Page 8, 29th January 1954

29th January 1954
Page 8
Page 8, 29th January 1954 — International at Ealing

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Organisations: National Film Theatre
Locations: Cairo, London, Odessa


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International at Ealing

By GRACE CONWAY `Catholic Herald' Film Critic

THE LOVE LOTTERY Gaumont: Certificate U Director: Charles Chrichton

IT is something of a shock to see Ealing, our all-British studio stronghold, coming out in a rash of Technicolor and to look out of the window and see a Hollywood landscape.

This is how "The Love Lottery" begins, and even when the scene moves briefly to a London hotel (in the Aldwych), and later to the Lake of Como, it is a somewhat bedizened Ealing wearing her newly found nylons and sequins a trifle selfconsciously.

In short, our prestige studio has gone all international on us. Its cast has British David Niven, Irish Peggy Cummins. French Anne Vernon (remember her in that beguiling trifle "Edouard et Caroline"?). Czech Herbert Lom, Vienese Theodore Bikel, Scottish Gordon Jackson, Belgian Eugene Deckers—to mention only some.

Charles Chrichton, the director who gave us such essentially British comedies as "Hue and Cry." "The Lavender Hill Mob" and "The Titfield Thunderbolt" keeps his polyglot team well in hand. He also uses his group of Italian extras as competently as he did the Cockneys in Ealing's stay-at-home days.

But why has befallen for the rather outworn technique of the dream sequence which. even so, is only a poor relation of its lavish Hollywood cousin?

First prize

A Hollywood "star" (David Niven), driven to the point of a nervous breakdown by perpetual sword and dagger parts, swinging on the chandelier, and all that sort of superman stuff, with the biggest fan mail after Fang (the Alsatian dog), pursued by screaming bobby-soxers wherever he goes, buys himself out of his contract and sails for England.

In an interview with an American columnist before he sails, he has irritably announced that he might well put himself up as first prize in a lottery.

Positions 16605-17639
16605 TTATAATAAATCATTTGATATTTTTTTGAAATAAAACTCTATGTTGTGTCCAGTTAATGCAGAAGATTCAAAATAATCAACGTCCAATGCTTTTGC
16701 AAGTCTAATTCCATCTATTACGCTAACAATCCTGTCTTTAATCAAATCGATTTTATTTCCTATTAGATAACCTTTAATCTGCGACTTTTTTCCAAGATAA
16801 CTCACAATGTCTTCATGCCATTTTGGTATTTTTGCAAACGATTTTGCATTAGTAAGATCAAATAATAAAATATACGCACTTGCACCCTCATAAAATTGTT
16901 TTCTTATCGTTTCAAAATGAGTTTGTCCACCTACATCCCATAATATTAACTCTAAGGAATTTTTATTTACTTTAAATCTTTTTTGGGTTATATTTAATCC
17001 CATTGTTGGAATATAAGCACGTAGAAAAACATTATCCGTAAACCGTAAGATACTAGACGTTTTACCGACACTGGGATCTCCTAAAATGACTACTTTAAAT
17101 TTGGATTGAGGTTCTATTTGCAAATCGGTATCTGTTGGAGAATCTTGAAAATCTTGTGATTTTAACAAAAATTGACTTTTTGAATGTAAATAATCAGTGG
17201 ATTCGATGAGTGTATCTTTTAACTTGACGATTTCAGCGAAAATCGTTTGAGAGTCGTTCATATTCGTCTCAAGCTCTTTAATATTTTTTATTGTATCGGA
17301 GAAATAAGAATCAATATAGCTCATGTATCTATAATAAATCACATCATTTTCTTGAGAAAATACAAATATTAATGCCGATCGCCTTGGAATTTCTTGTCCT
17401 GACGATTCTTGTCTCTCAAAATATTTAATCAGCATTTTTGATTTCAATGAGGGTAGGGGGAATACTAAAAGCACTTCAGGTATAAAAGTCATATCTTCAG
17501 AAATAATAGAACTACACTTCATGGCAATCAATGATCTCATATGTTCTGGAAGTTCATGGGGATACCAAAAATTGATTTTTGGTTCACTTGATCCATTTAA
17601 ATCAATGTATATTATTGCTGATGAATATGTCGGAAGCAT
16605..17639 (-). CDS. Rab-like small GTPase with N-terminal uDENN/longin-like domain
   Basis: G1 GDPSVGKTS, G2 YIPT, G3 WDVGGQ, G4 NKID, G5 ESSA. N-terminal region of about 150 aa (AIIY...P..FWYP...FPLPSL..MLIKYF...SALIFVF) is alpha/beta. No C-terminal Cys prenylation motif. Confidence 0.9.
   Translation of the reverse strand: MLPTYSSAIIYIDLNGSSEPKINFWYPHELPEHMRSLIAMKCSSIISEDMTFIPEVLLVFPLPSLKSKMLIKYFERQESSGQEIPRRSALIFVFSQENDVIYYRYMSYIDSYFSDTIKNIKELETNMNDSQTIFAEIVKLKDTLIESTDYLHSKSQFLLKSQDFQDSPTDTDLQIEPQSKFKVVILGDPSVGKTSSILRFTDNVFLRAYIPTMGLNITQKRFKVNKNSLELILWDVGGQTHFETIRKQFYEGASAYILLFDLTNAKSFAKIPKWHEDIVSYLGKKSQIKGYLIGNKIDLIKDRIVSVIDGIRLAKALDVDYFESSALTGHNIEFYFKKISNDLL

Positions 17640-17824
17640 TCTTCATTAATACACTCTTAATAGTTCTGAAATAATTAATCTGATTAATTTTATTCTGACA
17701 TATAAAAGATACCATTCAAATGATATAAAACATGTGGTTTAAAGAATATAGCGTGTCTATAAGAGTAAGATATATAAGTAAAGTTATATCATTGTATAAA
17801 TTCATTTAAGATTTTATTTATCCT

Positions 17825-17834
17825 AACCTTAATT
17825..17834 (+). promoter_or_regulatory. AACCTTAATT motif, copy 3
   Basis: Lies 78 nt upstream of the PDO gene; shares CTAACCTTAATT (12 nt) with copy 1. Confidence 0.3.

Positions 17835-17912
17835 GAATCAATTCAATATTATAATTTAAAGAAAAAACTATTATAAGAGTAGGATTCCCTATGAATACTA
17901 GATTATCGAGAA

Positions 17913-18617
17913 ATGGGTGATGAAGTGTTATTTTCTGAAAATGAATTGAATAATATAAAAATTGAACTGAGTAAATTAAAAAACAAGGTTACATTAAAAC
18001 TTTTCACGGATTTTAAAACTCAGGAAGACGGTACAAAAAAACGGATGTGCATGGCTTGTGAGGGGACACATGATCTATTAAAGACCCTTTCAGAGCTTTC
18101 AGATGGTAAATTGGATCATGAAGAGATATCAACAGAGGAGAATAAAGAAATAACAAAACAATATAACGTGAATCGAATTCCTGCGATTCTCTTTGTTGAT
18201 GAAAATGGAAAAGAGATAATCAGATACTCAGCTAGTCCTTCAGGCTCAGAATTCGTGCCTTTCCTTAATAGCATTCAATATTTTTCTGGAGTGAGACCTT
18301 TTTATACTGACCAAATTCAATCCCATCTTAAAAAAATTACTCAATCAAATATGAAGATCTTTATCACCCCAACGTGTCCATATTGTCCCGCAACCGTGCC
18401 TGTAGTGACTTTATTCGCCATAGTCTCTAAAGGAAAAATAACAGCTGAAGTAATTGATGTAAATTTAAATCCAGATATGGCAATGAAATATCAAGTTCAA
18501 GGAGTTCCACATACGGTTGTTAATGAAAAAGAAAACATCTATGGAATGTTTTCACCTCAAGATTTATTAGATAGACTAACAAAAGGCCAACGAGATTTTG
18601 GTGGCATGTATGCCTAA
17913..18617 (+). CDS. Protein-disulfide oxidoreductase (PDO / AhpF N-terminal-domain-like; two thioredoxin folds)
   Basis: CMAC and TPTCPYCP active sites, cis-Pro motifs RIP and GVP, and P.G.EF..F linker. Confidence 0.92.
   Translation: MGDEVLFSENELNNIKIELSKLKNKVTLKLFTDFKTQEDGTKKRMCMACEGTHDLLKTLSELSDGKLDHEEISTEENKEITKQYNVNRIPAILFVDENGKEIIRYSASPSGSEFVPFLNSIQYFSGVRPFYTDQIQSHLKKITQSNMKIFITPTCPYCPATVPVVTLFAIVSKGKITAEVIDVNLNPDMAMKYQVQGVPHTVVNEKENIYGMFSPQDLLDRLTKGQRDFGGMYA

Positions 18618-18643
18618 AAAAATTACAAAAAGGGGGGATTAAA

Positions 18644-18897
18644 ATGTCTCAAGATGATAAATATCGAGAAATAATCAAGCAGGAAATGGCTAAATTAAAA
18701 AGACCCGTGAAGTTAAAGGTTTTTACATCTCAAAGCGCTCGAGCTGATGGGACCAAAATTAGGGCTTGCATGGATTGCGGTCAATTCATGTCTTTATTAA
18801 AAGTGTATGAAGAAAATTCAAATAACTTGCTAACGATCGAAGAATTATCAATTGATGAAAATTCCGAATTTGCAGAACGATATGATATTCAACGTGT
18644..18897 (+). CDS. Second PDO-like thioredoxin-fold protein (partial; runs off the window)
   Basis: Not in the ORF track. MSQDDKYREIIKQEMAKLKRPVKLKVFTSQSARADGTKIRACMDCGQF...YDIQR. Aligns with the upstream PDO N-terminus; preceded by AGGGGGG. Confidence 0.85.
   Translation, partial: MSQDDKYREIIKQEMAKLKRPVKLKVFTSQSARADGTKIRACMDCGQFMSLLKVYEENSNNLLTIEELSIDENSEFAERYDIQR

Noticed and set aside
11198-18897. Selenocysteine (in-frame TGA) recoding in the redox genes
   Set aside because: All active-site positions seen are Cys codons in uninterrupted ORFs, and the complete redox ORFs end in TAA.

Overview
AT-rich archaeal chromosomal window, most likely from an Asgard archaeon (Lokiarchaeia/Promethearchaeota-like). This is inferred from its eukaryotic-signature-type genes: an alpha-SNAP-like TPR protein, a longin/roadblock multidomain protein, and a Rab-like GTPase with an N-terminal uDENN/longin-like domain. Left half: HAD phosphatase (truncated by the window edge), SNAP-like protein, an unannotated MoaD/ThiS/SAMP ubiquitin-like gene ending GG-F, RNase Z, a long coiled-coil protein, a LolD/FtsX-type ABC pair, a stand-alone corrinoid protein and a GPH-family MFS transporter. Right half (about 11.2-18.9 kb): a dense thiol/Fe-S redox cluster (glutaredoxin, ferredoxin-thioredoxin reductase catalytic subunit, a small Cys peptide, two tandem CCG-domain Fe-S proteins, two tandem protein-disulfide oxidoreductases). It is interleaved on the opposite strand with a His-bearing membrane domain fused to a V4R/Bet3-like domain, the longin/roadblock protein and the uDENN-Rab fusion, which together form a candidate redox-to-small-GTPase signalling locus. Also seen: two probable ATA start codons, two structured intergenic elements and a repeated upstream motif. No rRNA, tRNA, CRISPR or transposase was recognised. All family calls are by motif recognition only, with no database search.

Arriving in London. he is greeted by the suave owner of an orgahisation (Herbert Lom) calling itself the International Syndicate of Computation, who takes him up on his "joke." His luxurious offices are in a palace by the Lake of Como. For bait he uses the beautiful mathematical genius of the firm—Anne Vernon. And his base scheme works.

In spite of an excellent basic idea, a grand company of intelligent and attractive actors. lovely Italian scenery and lots of comic situations, the joke doesn't quite come off. If the film had come from any other studio less might have been expected of it. Let's take it as "time off for synthetic fun" and hope that Ealing won't feel in need of another blood transfusion for a long time to come.

BATTLESHIP POTEMKIN La Continentale: Certificate X Director: Sergei Eisenstein

ISENSTEIN'S most famous film _Li—one that is talked about in reverent and hushed tones and has become almost a legend, can now be seen for the first time in London since 1935.

An orchestral score has been added (it was. of course, a silent film) and this procedure is to be commended. Nothing is more irritating than a jingling piano (such as is being used without Interruption in many "silent" revivals just now).

The event which forms the subject of this revival is the mutiny on the

Russian battleship Potemkin off Odessa in 1905.

Eisenstein was only 27 when it was finished. He said of it: "We tried to take the historical events just as they were and not to interfere in any shape, manner or form with the process as it was actually taking place." But the political slant is obvious.

For instance, there is a truly terrifying priest on board the battleship who looks like the wild man of Borneo, waving a crucifix and behaving altogether in an unpriestly manner. And the officers are all thugs and bullies.

But that, with the background in which Eisenstein worked, is to be expected. What makes a visit so well worth while is the general composition and the fluidity of movement.

The classic scene of the massacre on the Odessa steps is remarkable for the use Eisenstein made of individuals in the crowd, bringing them close to the camera to register terror and panic, while the soldiers mow them down with the precision of a tank.

Eisenstein also put on record the shocking state of the "man below deck" in those Czarist days, The mutiny in question was brought to a head because of the meat crawling with maggots which the sailors were given to eat.

One sequence to cannot agree with: when the body of the dead sailor is brought and placed on the quayside at Odessa, not one of the mourners (and this is a long scene) makes the Sign of the Cross. It was not for another 12 years that even the young Russians stopped making that Christian gesture in the presence of the dead.

Eisenstein would have been a greater artist if he bad not allowed his politics to colour his screenwork. Obviously, he was very much the product of the times he lived in.


STUDENTS of the silent film have an oppportunity to examine the technique of another famous director if they are members of the National Film Theatre (they can be for 5s.) on the South Bank. A 12week season of his works is being shown which includes his most representative films. including "Greed," "Queen Kelly." "The Wedding March" and "Foolish Wives."

In addition. the von Stroheim season will show films in which he has acted. These will be chosen from "Five Graves to Cairo." "Sunset Boulevard" and "La Grande Illusion."

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